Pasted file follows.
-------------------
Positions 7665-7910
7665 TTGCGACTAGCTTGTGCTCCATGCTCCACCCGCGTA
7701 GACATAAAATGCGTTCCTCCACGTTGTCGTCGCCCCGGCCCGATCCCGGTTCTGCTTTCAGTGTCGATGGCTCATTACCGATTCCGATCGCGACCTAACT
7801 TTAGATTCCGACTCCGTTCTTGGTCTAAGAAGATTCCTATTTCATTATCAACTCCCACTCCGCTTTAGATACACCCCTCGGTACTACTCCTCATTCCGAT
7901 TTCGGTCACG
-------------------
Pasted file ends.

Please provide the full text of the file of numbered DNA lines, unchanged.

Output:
Positions 7665-7910
7665 TTGCGACTAGCTTGTGCTCCATGCTCCACCCGCGTA
7701 GACATAAAATGCGTTCCTCCACGTTGTCGTCGCCCCGGCCCGATCCCGGTTCTGCTTTCAGTGTCGATGGCTCATTACCGATTCCGATCGCGACCTAACT
7801 TTAGATTCCGACTCCGTTCTTGGTCTAAGAAGATTCCTATTTCATTATCAACTCCCACTCCGCTTTAGATACACCCCTCGGTACTACTCCTCATTCCGAT
7901 TTCGGTCACG